LINERS| R.M.S. Majestic, 1914-1943

MajesticThis postcard depicts the R.M.S. Majestic, flagship of the White Star Line from 1922 until the 1930 merger with Cunard.

She held the title of the world’s largest liner from her entry into service in 1922 until the advent of the French Line’s Normandie in the spring of 1935. Weighing in at 56,551 tons with a length of 956 feet, a breadth of 100 feet and a draft of 38 feet, the Majestic was known as the “Magic Stick” by her admirers.

The last of the great trio planned by the Germans in the early 1910s for the Hamburg-America Line. They were to be the Imperator, the Vaterland and the Bismarck. The Imperator sailed for New York for the first time in the spring of 1913. The Vaterland followed a year later. When World War I broke out, work on the Bismarck was halted. All three were surrendered in reparation talks. The Imperator went to Cunard to compensate the line’s loss of the Lusitania in 1915. The Americans took on the Vaterland, left in Hoboken at the start of the war and renamed her the Leviathan. White Star, which lost its Britannic to a mine in the Aegean in November 1916.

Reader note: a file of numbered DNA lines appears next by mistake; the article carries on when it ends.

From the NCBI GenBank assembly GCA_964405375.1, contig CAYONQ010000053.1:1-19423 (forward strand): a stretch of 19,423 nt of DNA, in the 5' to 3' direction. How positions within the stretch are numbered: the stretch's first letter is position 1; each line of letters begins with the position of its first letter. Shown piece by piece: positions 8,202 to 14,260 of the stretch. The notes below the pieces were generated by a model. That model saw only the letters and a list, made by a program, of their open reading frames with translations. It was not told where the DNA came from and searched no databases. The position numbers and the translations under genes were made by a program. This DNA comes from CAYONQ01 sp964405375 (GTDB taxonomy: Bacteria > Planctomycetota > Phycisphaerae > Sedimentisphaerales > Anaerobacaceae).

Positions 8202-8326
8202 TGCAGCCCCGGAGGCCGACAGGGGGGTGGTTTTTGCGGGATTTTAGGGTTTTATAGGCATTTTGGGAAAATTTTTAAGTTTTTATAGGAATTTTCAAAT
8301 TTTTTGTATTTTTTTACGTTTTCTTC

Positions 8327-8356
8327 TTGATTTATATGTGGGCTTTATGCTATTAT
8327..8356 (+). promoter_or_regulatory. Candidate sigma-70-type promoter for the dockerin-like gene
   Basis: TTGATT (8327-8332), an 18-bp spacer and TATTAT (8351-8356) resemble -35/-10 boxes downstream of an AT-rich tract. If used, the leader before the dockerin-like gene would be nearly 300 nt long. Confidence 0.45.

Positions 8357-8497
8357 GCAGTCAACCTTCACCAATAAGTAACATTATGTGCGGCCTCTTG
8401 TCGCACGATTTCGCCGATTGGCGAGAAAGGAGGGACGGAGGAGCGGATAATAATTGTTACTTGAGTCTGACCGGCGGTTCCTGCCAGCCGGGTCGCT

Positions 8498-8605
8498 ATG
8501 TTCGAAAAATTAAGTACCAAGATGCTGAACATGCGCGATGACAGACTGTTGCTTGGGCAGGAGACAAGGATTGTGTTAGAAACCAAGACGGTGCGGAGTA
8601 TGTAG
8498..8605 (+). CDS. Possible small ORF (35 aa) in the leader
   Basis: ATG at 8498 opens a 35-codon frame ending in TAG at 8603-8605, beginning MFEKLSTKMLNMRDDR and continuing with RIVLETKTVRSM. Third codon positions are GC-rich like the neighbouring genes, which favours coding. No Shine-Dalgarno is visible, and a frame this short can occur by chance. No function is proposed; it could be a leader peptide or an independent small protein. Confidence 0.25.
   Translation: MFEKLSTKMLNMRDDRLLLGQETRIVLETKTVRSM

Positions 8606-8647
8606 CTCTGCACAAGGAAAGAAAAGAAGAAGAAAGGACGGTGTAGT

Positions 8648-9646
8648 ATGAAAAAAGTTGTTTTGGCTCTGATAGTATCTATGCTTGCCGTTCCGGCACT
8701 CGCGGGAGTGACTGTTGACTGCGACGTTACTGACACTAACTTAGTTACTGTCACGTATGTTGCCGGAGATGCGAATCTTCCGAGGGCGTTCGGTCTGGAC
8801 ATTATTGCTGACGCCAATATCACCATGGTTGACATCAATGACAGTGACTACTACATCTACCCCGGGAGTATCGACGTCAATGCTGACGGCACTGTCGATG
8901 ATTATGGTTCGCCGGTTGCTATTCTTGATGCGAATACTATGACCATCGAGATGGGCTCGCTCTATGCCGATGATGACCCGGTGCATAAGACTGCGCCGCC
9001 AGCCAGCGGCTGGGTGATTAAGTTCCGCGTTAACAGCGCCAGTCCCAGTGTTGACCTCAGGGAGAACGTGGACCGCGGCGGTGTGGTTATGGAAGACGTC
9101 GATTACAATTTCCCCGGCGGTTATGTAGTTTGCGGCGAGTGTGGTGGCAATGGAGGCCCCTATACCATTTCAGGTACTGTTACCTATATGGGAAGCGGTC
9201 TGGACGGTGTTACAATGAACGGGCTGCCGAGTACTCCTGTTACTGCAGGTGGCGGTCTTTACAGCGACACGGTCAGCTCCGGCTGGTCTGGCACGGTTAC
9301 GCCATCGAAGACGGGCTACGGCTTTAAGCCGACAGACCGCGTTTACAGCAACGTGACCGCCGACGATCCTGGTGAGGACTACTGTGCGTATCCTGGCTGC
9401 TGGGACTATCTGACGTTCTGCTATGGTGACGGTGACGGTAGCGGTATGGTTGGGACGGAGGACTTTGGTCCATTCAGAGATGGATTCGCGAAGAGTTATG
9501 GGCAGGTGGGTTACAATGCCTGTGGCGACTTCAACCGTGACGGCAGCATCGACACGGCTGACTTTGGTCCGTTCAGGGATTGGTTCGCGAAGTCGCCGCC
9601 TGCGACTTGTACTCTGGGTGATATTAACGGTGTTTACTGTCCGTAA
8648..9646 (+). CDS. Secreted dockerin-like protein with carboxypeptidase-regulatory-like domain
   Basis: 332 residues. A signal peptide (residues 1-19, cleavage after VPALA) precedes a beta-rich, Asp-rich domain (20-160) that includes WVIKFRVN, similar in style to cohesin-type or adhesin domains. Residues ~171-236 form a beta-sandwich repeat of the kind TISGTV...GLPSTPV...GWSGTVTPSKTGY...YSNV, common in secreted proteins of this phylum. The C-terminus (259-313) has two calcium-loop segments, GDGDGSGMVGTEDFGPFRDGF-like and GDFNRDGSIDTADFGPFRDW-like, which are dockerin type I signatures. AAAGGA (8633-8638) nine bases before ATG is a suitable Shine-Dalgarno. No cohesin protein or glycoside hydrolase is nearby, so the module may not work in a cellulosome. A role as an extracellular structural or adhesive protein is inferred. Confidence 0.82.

The Majestic was immensely popular in the 1920s and remained so through the Depression, which saw her take on a good deal of cheap cruises from New York and elsewhere. Cunard-White Star sold her to scrappers in Iverkeithing, Scotland in February 1936, but she was saved from the torch by the British Admiralty which rechristened her as the Caledonia and used her as a training ship at Rosyth until the start of World War II. She was deliberately beached and caught fire on Sept. 29, 1939. Her final, heavily damaged remains were broken up in 1943.

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